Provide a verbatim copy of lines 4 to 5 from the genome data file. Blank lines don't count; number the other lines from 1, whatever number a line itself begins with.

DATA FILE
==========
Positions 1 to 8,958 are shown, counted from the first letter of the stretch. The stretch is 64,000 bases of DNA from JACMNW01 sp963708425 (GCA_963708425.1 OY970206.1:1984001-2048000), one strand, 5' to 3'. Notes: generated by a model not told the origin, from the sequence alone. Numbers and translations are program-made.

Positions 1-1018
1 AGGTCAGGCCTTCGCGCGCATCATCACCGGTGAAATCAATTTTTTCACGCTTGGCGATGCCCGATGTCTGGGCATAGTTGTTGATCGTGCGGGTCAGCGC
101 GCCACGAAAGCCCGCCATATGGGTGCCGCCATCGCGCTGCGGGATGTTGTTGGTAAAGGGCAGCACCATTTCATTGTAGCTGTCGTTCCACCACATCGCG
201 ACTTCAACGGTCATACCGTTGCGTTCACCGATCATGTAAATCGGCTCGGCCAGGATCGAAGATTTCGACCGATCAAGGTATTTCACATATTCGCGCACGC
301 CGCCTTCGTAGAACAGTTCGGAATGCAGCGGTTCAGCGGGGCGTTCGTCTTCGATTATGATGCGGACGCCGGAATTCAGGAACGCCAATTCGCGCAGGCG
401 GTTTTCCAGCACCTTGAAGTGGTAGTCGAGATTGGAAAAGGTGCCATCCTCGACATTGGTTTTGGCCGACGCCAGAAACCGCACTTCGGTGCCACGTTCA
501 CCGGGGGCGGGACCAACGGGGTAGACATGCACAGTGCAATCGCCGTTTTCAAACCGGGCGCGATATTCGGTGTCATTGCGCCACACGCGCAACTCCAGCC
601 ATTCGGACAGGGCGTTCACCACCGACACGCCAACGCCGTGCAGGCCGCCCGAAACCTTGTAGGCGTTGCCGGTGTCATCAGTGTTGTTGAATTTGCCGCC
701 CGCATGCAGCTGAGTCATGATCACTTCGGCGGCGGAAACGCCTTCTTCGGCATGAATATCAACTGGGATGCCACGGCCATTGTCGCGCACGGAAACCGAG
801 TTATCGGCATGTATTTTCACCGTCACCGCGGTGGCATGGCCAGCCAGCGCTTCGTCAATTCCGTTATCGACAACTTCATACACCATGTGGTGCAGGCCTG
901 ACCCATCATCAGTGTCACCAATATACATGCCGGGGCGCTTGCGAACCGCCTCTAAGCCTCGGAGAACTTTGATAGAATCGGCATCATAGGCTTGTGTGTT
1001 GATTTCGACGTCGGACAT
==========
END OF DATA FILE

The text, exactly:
101 GCCACGAAAGCCCGCCATATGGGTGCCGCCATCGCGCTGCGGGATGTTGTTGGTAAAGGGCAGCACCATTTCATTGTAGCTGTCGTTCCACCACATCGCG
201 ACTTCAACGGTCATACCGTTGCGTTCACCGATCATGTAAATCGGCTCGGCCAGGATCGAAGATTTCGACCGATCAAGGTATTTCACATATTCGCGCACGC